Trivia Facts: Jon Lord originally intended to go into the theater, even founding the Drama Centre London at the Central School of Speech and Drama. He played piano and organ at nightclubs to earn a living while playing a small role in the TV program Emergency - Ward 10.
Ray Manzarek was a member of The Doors throughout the late 60s and early 70s, a band he co-founded with his friend Jim Morrison. Manzarek not only played piano for the group but also sometimes sang lead. He grew up with a love for jazz and blues and carried those sounds into creating a distinctive keyboard sound for The Doors.
The Doors sold over 100 million records over their run, known for their dark, stirring sounds, and the recklessness of Jim Morrison, their lead singer. Manzarek collaborated with several other artists, including Weird Al Yankovic, Iggy Pop, and Bal. He even wrote a few books throughout his career, including a biography and a few works of fiction.
Trivia Facts: Manzarek and Morrison graduated from the same film school. Supposedly, Manzarek was so talented that the film program director said he could have gone straight to directing films after graduation. He also became a mentor to the punk band X and sometimes worked with them as a producer and keyboard player.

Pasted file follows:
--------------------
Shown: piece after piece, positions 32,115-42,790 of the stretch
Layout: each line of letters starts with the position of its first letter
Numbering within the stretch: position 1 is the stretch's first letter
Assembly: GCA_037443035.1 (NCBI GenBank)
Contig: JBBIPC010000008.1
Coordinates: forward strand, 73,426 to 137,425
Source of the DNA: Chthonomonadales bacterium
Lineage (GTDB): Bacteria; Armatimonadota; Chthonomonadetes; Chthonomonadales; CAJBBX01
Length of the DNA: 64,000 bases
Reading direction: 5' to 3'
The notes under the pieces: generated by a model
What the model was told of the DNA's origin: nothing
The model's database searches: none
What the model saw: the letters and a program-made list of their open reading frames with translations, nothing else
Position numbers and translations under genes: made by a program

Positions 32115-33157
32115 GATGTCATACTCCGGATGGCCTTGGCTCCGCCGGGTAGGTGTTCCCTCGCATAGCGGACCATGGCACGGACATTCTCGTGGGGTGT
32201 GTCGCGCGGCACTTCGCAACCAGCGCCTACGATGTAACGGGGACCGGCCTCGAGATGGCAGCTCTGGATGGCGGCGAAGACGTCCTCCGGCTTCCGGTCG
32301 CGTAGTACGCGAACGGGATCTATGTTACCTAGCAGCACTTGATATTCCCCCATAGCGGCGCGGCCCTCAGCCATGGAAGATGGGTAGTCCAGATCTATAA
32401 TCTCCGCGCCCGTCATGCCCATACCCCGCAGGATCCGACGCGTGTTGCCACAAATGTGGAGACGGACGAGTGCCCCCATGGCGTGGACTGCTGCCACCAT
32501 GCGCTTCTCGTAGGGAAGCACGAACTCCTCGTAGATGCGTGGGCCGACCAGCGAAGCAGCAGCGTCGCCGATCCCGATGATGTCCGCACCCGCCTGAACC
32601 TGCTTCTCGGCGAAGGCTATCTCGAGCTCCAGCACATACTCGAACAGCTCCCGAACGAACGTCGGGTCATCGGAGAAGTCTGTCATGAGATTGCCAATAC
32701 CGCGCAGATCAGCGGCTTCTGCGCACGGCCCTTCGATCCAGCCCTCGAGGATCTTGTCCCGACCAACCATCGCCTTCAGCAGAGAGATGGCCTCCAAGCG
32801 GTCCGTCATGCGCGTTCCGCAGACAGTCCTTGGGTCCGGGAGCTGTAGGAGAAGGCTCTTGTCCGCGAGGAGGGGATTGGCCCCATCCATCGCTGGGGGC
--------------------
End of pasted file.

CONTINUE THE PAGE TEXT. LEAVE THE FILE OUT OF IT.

Chick Corea has created several jazz standards, including "Spain," "La Fiesta," and "Windows," to name a few. He has won twenty-three Grammy Awards but has been nominated over sixty times. The late 60s saw the birth of jazz fusion, which he and Miles Davis' contributed to. Along with artists like McCoy Tyner, Keith Jarrett, and Herbie Hancock, he is considered a great piano voice in jazz.
Corea is unique for using a ring modulator to process the output of his electric piano. Sometimes even, he reached in and plucked the piano strings himself. His Return to Forever band used both acoustic and electronic instrumentation and drew more on Latin American sounds than rock.
Corea also made several collaborations throughout his career, most notably with pianist Herbie Hancock. Later on, they adopted a dueling piano format in their duet concerts, playing each other's compositions and even improvising music.
Trivia Facts: Like a few other popular keyboard players, Corea spent six months at the Juilliard School of Music before dropping out to pursue his career. He and Tom Cruise are also among the most famous Scientologists in the world, even crediting the practice with most of his creative inspiration.